Because of housing legislation that Dilan voted for, people are being forced out of their homes, and neighborhoods are being torn apart. Non-union developers building in the area donate heavily to Dilan. Salazar is not taking money from developers or other corporations; she’s relying on small donors. As a result, she explained to one voter that afternoon, she can be counted on to strengthen the rent laws when they expire in 2019. The voter nodded in agreement.

Salazar is also fighting for the New York Health Act and to end cash bail and mass incarceration. “A better world is possible,” she declared to volunteers. “It’s on us to win it.”  

Earlier the same day, a smattering of “Women for Joe” volunteers gathered for muffins and coffee in Rep. Crowley’s new Jackson Heights office. Then, the room filled up with elected officials and their staffers. A mostly female lineup of elected officials spoke warmly about Crowley’s defense of abortion rights and Social Security and the need to fight Trump, and Crowley presented himself as the anti-Trump candidate. But as one female district leader smoking outside said about the elected officials , “They had no choice [about showing up]. He’s the Democratic County leader.” This was a command performance.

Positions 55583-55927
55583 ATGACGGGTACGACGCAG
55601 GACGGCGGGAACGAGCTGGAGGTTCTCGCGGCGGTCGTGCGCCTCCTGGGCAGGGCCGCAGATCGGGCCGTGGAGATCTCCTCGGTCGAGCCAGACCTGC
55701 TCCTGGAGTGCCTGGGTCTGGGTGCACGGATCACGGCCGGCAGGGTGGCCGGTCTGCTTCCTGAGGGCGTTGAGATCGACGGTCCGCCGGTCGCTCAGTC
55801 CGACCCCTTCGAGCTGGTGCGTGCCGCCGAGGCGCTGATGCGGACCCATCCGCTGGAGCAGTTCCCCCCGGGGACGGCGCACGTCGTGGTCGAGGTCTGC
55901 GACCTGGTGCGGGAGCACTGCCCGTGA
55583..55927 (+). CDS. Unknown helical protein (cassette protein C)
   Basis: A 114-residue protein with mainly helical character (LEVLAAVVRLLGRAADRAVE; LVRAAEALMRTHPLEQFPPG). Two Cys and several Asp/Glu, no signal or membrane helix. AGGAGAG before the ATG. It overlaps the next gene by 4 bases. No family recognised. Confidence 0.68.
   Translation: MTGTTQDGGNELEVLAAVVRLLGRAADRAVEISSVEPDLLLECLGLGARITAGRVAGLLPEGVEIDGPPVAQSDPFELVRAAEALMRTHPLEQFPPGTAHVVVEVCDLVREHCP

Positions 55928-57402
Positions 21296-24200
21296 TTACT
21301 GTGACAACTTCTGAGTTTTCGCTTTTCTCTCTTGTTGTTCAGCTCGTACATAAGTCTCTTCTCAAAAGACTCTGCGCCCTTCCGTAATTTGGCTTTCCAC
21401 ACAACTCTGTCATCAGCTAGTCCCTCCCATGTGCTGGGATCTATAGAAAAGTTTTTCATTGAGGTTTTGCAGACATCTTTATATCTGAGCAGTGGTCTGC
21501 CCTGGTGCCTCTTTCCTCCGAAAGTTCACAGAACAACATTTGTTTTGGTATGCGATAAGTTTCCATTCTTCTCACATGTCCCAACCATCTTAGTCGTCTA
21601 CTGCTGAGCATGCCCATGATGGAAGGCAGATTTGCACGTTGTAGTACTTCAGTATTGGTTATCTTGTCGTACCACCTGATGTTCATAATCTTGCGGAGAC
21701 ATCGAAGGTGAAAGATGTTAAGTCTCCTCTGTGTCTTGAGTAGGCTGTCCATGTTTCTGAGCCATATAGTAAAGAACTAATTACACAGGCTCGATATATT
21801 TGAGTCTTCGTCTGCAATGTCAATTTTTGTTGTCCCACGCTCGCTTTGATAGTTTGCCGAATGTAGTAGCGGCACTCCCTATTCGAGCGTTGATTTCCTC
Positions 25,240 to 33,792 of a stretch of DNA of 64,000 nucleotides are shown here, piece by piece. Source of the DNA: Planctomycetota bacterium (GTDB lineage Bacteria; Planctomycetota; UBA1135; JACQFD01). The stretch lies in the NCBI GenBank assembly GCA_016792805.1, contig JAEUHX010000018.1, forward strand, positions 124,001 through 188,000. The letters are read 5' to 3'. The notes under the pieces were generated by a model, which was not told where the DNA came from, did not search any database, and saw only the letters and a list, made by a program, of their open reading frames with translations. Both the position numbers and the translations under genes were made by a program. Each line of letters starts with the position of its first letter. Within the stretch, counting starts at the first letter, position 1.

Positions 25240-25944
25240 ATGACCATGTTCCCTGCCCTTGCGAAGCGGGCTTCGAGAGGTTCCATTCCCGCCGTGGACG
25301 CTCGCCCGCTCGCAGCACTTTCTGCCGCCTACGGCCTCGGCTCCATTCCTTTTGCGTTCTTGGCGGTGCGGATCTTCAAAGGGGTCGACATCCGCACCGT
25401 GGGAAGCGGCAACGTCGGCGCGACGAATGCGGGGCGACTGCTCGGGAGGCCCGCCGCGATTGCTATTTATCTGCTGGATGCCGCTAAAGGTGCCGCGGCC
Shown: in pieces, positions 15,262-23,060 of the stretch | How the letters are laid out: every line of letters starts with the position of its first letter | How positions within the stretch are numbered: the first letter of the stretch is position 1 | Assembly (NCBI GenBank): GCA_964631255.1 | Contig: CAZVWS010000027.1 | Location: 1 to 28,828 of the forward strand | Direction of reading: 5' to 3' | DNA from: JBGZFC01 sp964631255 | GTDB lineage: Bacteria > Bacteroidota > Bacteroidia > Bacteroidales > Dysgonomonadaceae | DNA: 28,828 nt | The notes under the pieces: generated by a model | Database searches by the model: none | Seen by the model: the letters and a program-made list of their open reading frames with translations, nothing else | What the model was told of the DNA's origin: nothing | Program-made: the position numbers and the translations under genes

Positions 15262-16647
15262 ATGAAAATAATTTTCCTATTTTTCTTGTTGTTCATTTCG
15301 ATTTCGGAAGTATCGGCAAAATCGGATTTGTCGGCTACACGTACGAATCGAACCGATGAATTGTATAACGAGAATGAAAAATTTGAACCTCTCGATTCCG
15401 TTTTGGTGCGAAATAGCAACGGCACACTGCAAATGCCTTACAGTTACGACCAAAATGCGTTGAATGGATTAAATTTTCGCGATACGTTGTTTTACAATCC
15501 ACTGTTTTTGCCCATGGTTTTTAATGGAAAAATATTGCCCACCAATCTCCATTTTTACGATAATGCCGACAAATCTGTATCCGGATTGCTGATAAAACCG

When it was over, big black SUVs spirited away the elected officials and their staffers, leaving about a dozen volunteers to knock on doors, including several from the National Abortion Rights Action League
(NARAL). The NARAL Political Director said privately that Crowley’s opponent, Alexandria Ocasio-Cortez, is also great; NARAL tends to endorse incumbents who have stood by them.

If Crowley himself went out to campaign, it wasn’t visible. Perhaps he worked the phone. He’s famous for hitting up real estate and Wall Street firms for major donations—the main source of his campaign’s $1.4 million war chest.

Ocasio-Cortez’s office opening in Elmhurst the next week was yet another story. Fifty-plus volunteers enjoyed tacos and guacamole, and then moved outside to rally in a mini park beside the elevated train. On foot and in camp chairs, they cheered lustily as Ocasio-Cortez called, “This won’t be an easy election. There’s only one way to get it done. By rejecting corporate money and getting everyone out to vote."

“This campaign started in living rooms. In five weeks with five snow storms in March and April, we got more than 5,000 petition signatures” to get on the ballot,  Ocasio-Cortez shouted over the rumble of a passing train. While Crowley got on the ballot with signatures gathered by paid staff, hundreds of volunteers for Ocasio-Cortez gathered in this Bronx/Queens Congressional district, because they want reproductive healthcare within Medicare for All, a federal jobs guarantee at a living wage with childcare, free tuition at public colleges, and abolition of ICE.

There’s still lots of work to do, to get out the vote. “We’ve got to make primary day a party,” Ocasio-Cortez said. “The most joyous day of the year.”